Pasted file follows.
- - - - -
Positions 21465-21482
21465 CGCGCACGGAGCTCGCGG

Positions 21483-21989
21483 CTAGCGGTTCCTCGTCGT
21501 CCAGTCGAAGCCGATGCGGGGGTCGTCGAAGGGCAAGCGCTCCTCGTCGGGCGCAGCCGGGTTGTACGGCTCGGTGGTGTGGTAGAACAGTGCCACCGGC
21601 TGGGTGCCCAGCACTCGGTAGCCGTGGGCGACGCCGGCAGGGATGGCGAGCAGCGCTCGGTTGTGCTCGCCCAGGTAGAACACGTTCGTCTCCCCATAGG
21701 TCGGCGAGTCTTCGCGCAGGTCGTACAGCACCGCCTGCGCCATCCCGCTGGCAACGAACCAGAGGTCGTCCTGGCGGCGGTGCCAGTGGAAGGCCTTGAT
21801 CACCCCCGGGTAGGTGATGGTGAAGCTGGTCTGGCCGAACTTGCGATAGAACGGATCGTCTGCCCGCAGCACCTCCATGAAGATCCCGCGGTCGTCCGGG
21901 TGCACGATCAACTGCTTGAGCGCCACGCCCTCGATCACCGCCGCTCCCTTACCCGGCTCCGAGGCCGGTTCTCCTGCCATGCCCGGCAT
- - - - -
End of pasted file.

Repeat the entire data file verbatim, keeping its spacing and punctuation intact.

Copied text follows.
Positions 21465-21482
21465 CGCGCACGGAGCTCGCGG

Positions 21483-21989
21483 CTAGCGGTTCCTCGTCGT
21501 CCAGTCGAAGCCGATGCGGGGGTCGTCGAAGGGCAAGCGCTCCTCGTCGGGCGCAGCCGGGTTGTACGGCTCGGTGGTGTGGTAGAACAGTGCCACCGGC
21601 TGGGTGCCCAGCACTCGGTAGCCGTGGGCGACGCCGGCAGGGATGGCGAGCAGCGCTCGGTTGTGCTCGCCCAGGTAGAACACGTTCGTCTCCCCATAGG
21701 TCGGCGAGTCTTCGCGCAGGTCGTACAGCACCGCCTGCGCCATCCCGCTGGCAACGAACCAGAGGTCGTCCTGGCGGCGGTGCCAGTGGAAGGCCTTGAT
21801 CACCCCCGGGTAGGTGATGGTGAAGCTGGTCTGGCCGAACTTGCGATAGAACGGATCGTCTGCCCGCAGCACCTCCATGAAGATCCCGCGGTCGTCCGGG
21901 TGCACGATCAACTGCTTGAGCGCCACGCCCTCGATCACCGCCGCTCCCTTACCCGGCTCCGAGGCCGGTTCTCCTGCCATGCCCGGCAT